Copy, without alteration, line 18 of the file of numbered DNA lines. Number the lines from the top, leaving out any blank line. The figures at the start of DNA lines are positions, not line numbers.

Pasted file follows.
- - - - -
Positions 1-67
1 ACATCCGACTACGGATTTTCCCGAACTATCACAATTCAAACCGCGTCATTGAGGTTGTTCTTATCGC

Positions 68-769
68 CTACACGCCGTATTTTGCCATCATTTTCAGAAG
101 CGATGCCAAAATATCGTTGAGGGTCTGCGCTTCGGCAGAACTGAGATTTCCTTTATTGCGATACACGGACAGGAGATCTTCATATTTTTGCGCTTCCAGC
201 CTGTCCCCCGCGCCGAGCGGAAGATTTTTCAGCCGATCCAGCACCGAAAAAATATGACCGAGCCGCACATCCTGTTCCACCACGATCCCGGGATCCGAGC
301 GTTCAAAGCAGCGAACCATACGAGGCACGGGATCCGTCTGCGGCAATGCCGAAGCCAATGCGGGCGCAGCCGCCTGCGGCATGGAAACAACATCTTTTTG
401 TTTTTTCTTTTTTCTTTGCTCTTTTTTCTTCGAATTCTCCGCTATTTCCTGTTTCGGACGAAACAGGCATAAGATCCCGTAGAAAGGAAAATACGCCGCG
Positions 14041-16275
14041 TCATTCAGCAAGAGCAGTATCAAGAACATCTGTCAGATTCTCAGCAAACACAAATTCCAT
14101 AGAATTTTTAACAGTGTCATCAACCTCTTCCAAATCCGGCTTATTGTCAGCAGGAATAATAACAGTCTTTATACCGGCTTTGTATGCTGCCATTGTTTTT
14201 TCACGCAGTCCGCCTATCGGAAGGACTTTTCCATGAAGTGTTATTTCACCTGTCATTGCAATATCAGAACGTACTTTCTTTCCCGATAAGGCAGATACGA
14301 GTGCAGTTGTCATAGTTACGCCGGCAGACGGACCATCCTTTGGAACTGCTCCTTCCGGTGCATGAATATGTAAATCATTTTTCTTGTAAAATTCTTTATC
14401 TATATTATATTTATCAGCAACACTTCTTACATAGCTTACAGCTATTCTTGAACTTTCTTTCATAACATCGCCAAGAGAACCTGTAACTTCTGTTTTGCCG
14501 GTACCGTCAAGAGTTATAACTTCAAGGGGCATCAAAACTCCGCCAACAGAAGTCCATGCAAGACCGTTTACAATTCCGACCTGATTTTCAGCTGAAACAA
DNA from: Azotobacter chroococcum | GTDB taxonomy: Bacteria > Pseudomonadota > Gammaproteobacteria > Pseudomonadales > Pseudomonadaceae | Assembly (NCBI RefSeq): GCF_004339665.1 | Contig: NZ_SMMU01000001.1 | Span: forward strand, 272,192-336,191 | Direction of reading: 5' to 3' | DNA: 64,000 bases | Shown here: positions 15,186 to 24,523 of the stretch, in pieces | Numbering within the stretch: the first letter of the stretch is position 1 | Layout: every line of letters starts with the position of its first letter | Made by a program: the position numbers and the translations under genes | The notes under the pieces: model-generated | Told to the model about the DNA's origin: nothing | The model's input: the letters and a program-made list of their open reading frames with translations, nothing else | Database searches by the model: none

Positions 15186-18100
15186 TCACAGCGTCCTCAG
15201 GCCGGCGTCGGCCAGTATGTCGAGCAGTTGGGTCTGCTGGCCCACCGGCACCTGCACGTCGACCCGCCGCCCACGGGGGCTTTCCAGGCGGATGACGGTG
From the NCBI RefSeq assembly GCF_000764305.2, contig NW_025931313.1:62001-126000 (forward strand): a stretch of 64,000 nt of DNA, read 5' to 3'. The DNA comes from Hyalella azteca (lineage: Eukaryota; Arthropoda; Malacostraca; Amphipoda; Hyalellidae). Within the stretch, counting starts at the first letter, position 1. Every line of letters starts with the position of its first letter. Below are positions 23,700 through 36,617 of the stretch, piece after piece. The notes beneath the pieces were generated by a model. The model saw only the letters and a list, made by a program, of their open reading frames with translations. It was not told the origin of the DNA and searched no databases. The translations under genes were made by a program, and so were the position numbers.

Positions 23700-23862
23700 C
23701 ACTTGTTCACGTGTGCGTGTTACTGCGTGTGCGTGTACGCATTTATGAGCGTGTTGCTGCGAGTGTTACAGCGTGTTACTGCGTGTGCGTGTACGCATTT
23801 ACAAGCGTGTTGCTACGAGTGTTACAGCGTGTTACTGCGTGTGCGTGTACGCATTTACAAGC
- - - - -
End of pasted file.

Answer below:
15186 TCACAGCGTCCTCAG